Tips for MLB Runline Betting: Pick Your Spots
by Aaron Smith - 4/29/2011
The Major League Baseball season is unique in that it’s far longer than any other sport. As a baseball bettor, you will definitely find that hot streaks as well as slumps are inevitable during the course of the season. The single biggest key to having a successful season is making sure you find value in the MLB odds at all times. Unlike NFL betting, there are occasionally some soft lines during the long and drawn out baseball season.
YouWager.eu is the Top sportsbook of choice when it comes to customer service and fast payouts. Make your first deposit and receive an additional 100% welcome bonus worth up to $1000 courtesy of YouWager.eu online sportsbook! Use PROMO CODE DOCSPORTS
The runline is a bit of a newer concept that some bettors use often, but others very rarely use. The MLB runline allows bettors to either get an extra run or lay an extra run to reduce the juice of a heavy favorite. Alternate runlines are also becoming widely available, but in this article we are going to stick to exploring for value in the traditional +1.5 or -1.5 runline.
MLB Betting: Important Runline Statistics
Did you realize that approximately 28 percent of games in the past five years have finished with a one-run differential? This number has not changed much over the course of the last few years; rather, it has been extremely stable at between 27 percent and 29 percent. Remember to be cautious laying the -1.5 runline on the home team. Statistics show that the home team covers the -1.5 line only about seven percent of the time in a game that is tied after nine innings.
Tips for MLB Betting: When There is Value on the -1.5 Runline
When betting on baseball, the first thing you should examine is the pitching matchup in the game. There are some pitchers who are extremely predictable and reliable, and then there are others who are tough to get a read on from start to start. The unpredictable group that might either pitch a shutout or get pulled after the second inning provides much more of an opportunity on the -1.5 runline. Because of their unpredictability and pension for allowing a big inning, these pitchers don’t have close games as often as their peers. What kind of pitcher fits well into this category? One of my favorite ways to play the -1.5 runline is to bet against a rookie pitcher. These youngsters have a higher likelihood of giving up that big inning, which often leads to more blowout victories for their opponent.
MLB Betting: When There Is Value on the +1.5 Runline
In every sport, there are always some “public” teams. In baseball, the public generally inflates the lines on teams such as the Yankees, Red Sox, and Cubs. The +1.5 runline often becomes a solid value after you wait for the money to pour in on these heavy public favorites. Since many amateur public bettors blindly play the -1.5 runline on those favorites, the price for the +1.5 runline becomes attractive as the first pitch draws near. Sharp bettors have been able to do well with the +1.5 runline over the last few years, as long as they are careful in picking their spots.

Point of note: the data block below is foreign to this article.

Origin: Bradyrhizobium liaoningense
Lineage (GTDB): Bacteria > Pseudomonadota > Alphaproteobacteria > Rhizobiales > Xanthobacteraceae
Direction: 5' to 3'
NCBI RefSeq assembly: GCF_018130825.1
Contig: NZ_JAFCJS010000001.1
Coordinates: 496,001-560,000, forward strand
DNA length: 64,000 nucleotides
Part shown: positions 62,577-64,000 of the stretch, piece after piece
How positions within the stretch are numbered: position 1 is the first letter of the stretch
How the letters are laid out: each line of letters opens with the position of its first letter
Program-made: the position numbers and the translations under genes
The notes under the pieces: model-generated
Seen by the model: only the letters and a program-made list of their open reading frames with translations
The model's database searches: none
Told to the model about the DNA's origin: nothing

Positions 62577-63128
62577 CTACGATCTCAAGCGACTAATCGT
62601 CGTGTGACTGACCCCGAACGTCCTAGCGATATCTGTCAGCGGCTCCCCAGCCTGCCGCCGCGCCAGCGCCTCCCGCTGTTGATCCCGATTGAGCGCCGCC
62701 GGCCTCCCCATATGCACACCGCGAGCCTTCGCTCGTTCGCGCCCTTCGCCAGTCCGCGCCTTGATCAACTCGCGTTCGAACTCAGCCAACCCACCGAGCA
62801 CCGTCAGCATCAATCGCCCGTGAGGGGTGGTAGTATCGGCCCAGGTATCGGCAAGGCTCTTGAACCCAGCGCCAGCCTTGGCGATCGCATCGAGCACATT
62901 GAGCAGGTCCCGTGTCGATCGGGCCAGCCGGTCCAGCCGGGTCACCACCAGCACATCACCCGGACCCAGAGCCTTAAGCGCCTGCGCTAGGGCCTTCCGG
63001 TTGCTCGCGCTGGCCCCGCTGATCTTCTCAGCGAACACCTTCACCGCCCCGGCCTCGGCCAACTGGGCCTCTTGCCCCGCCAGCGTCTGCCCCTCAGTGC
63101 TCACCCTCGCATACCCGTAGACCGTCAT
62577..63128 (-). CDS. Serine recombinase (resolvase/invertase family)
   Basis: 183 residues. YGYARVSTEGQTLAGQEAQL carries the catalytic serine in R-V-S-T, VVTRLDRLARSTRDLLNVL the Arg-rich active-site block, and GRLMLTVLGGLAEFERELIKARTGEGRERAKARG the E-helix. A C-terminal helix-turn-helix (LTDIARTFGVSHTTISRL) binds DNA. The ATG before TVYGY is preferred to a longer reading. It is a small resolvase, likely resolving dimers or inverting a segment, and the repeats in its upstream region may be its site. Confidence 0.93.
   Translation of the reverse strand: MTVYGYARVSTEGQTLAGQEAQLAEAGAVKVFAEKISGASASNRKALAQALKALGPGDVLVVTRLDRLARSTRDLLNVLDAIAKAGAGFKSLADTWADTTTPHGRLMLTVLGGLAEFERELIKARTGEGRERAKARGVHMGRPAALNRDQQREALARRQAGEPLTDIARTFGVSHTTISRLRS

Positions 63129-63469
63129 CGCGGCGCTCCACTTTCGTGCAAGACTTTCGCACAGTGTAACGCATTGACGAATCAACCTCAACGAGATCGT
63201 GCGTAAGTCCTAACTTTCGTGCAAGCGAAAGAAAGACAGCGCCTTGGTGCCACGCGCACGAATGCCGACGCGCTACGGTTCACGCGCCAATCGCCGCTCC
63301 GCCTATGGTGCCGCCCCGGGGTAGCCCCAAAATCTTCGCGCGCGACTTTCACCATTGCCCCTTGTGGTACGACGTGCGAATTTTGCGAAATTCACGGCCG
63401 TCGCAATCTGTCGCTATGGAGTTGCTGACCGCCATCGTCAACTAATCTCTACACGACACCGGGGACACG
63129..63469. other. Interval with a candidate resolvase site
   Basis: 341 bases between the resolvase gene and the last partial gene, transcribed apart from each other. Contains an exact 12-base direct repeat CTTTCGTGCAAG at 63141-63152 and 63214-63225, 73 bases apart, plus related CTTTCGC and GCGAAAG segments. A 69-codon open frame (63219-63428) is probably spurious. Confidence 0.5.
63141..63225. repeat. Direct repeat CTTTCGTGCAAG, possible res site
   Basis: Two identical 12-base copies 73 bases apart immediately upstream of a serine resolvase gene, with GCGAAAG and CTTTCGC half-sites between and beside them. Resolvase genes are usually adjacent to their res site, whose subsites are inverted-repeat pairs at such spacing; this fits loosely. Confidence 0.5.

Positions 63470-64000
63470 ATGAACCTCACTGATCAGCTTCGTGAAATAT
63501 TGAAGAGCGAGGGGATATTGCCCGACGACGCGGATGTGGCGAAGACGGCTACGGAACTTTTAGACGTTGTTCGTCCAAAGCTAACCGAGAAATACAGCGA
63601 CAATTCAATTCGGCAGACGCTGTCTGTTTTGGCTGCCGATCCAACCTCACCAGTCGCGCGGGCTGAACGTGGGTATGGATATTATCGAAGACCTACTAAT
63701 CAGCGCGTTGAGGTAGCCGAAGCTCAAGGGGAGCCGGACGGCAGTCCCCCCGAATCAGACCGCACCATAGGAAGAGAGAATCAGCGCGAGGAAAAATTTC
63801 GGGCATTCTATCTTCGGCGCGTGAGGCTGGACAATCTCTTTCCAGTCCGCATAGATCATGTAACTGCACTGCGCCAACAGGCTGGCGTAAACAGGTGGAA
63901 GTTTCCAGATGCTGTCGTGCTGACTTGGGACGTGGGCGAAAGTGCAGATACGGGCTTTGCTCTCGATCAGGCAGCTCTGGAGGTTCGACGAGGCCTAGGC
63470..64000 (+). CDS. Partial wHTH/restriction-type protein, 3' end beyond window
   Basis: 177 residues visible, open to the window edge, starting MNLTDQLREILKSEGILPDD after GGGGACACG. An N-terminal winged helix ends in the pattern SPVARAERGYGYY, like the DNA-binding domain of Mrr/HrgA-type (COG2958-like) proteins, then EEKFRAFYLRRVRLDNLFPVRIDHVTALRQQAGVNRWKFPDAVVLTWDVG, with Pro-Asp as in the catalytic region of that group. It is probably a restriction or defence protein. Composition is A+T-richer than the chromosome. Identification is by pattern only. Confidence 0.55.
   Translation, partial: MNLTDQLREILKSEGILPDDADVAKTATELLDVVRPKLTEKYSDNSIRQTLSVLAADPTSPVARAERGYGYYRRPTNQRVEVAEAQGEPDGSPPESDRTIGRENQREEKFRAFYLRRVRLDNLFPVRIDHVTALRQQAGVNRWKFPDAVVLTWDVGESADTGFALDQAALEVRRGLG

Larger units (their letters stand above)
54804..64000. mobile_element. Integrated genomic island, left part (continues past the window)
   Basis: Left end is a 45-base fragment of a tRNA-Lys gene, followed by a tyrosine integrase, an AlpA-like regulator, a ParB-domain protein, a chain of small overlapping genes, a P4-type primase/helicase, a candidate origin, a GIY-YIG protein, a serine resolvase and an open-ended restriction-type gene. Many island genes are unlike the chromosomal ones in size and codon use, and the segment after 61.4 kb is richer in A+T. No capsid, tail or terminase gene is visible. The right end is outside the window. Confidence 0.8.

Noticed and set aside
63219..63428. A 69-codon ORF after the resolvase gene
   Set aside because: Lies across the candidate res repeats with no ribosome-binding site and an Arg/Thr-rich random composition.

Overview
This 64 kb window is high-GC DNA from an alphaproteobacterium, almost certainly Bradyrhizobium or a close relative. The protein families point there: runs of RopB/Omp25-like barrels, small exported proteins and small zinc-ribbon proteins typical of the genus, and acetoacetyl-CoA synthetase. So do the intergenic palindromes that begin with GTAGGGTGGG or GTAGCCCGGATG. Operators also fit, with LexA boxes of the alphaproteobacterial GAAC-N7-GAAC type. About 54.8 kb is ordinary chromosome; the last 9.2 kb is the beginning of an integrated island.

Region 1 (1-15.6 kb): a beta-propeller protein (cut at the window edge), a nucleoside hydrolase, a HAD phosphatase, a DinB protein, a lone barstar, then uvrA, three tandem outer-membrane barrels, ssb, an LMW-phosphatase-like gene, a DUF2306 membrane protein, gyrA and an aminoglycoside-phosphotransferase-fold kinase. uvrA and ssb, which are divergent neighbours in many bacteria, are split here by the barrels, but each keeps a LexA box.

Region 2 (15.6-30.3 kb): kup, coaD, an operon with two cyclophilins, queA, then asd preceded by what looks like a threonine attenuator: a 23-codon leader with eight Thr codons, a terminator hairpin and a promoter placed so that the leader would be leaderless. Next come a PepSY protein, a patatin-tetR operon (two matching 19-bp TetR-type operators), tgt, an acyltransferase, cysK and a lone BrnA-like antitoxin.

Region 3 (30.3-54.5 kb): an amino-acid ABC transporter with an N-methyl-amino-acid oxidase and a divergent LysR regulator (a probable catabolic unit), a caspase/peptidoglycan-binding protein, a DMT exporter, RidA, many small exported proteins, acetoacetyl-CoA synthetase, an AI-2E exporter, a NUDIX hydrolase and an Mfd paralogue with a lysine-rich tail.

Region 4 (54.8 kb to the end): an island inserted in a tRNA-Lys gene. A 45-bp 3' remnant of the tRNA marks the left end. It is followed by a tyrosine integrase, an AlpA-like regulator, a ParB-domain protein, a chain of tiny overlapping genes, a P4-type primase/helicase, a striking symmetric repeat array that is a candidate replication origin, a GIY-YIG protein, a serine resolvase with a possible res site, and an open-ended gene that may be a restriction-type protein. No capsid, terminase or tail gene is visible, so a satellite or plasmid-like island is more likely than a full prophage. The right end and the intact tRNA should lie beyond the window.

MLB Betting: Runline Value Traps
When the oddsmakers set the runline, the most important factors they look at are the moneyline and the posted total on that particular game. Many bettors like to think they have an edge by grabbing the +1.5 on games with a low total, but don’t think for a minute that the books don’t realize that the total is crucial to the overall value of the runline. Expect to pay some extremely heavy juice if you are playing the +1.5 runline on a game with a low posted total. In addition, the oddsmakers definitely adjust the number for mismatches in the starting pitching matchups. If Roy Halladay is pitching against a rookie, expect to pay up in a big way for the -1.5 runline. More often than not, the moneyline is a better value than -1.5 in this case, because the public is all over the runline.
Finally, you should realize that in recent years the books have really cleaned up when it comes to runline betting. When the runline was first introduced, many bettors believed this was going to be a way to get the edge on the books, but in most cases it has just turned out to be another way for the books to make money.
Most Recent Sports Betting 101 Articles
- Sports Betting Tips: How to Best Deal With Losing Streaks
- Sports Betting 101: Wagering Mistakes to Avoid
- How to Start Sports Betting: A Beginner's Guide
- Sports Betting FAQ: Frequently Asked Questions
- Sports Betting 101: How to Properly Keep Track of Your Wagers
- Sports Betting Tips: Using Apps and Technology to Improve Wagering Results
- Sports Betting Legalization: What You Need to Know
- Reduced Juice Explained: How to Get the Most out of Your Sportsbook
- How to Bet on Soccer: Expert Tutorial with Examples
- History of Sports Betting and the Point Spread